In response to the prompt: We all have many individual identities (personality, hobbies, etc.) and group identities (race/ethnicity, class, gender, sexual orientation, nationality, ability, religious/political affiliations). Please reflect on a part of your identity that you are seeing or feeling in a different light.
For the past seven-eight months abroad (four in Singapore for exchange and three in Korea for my internship), I cannot help but reflect on my identity. I came to the United States when I was merely four years old. My parents spoke to me in Korean for my entire life, but as I became more and more fluent in English, I naturally lost my abilities to speak in my native tongue. Furthermore, I grew up in a rather conservative Korean household, yet at the same time, I lived in a very diverse neighborhood and in elementary, middle, and high school, befriended classmates of different races. I therefore would not necessarily label myself as an Asian American or a native Korean; I think I am in the awkward middle- the supposed “1.5 generation”. So, by traveling and living in Asian countries for the first time and for a while, I found it to be very intriguing to discover that I am seen and treated differently, country by country. I have also learned more about myself and my identity in the country I was born in, in the “motherland”.
Prior to this internship, during my time in Singapore, I was seen and treated purely as Korean regardless of my fluency in English. I believe primarily due to my appearance. Many classmates asked me more about my Korean identity or to teach them Korean words than about my experiences in America. Since I did not look like the typical “Ang mo”, of “western descent”, it seemed that some altogether dismissed the American half of my identity even though it is a major part of me.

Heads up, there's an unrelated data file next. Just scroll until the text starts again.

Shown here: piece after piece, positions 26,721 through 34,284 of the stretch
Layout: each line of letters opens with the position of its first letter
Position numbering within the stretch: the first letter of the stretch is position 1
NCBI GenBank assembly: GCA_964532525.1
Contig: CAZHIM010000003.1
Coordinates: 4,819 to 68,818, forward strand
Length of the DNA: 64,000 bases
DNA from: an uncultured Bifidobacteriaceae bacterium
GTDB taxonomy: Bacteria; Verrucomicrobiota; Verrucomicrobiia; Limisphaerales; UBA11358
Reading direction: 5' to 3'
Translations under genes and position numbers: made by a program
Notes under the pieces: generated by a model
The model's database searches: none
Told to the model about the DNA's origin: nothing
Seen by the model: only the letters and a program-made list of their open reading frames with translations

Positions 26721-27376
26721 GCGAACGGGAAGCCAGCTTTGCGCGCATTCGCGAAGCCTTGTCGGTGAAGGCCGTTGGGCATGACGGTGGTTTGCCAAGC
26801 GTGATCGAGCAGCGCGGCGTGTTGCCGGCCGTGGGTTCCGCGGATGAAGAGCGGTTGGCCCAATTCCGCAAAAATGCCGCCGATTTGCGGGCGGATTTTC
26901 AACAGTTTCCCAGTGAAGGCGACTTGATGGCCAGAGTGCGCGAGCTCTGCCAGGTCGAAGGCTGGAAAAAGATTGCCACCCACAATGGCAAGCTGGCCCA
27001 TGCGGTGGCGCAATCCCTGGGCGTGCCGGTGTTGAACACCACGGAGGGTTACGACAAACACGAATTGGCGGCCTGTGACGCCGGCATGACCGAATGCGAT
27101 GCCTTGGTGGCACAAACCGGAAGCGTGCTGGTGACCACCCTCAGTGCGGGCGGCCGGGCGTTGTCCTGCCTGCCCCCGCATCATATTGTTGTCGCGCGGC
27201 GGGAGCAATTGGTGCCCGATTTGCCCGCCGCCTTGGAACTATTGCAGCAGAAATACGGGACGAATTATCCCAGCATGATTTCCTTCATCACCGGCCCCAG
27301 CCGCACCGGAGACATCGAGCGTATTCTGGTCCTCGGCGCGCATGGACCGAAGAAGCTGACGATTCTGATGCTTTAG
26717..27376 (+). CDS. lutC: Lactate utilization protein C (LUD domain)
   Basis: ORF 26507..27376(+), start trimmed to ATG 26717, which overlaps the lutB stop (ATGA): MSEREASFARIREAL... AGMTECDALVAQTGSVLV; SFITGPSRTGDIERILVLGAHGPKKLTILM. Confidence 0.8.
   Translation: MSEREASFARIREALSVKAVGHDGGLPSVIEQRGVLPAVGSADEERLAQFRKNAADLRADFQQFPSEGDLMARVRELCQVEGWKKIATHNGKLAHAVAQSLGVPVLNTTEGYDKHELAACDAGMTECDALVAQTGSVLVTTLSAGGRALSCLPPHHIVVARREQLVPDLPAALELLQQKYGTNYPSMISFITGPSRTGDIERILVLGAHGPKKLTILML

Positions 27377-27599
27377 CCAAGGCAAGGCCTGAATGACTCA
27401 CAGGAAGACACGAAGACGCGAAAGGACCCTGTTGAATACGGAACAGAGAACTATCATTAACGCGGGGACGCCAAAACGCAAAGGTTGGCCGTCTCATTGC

Afterwards I headed to Seoul for this internship, and I knew it would not be an easy walk in the park. In America, we are taught to embrace our unique culture, identity, and individuality. We are taught to be hard-headed and stand up for what we believe in. However, in Korea, it does not seem to be the case. I immediately felt the the urgency to blend in- to follow trends- the need to dress like everyone, act like everyone and so on, especially where I live, Gangnam. Even though I lived in the states for more than ¾ of my life, I was expected to assimilate and already know the ins and outs of the Korean culture, unable to play the “foreigner card”
I really felt that different types of people have varying expectations of me. Some people, especially those of the younger generation, were very friendly, and they asked me about my studies or lifestyle in America. Others automatically labeled and treated me as an Asian American after seeing the way I dressed, hearing about my background, or talking to me and noticing my accent. But a small amount of people, typically those in the older generation, bluntly asked me sensitive questions and talked in a demeaning manner and as if I could not understand Korean despite being able to do so. Consequently. I became very self-conscious about my identity in Seoul.
The turning point for me was at an ALL YOU CAN EAT Korean BBQ place in Insadong. I was a part of a situation where two different people with different cultures clash. I received a bill with inaccurate orders of meat than what we had ordered and received. Startled, I tried my best to speak in broken Korean that there must have been a miscommunication. However, unable to clearly articulate what I intended to say, in frustration, I angrily blurted out in English that this was not what we had ordered. The owner sharply retorted back in both profanity and Korean, something along the lines of “your parents are Korean, you knew exactly”. Initially, it filled me with anger, then with confusion, and following with a bit of sadness for not knowing the Korean language well enough.
I believe that every mishap is somehow a learning opportunity, and so I was able to take away a valuable lesson. I learned that although I felt so wronged at the time, I was as ignorant and impatient for not being able understand the owner’s similar troubles of communicating with me. Whether or not one is a guest of a country, I recognized the value of really learning about a culture beforehand. I could continue on with bitterness of the “unfair” treatment towards me. But instead I choose to learn more about the Korean identity of me. I am thankful for this experience. I was able to reflect on cultural differences and the norms of living in my native country. I was able to connect with a part of my racial identity in unexpected ways.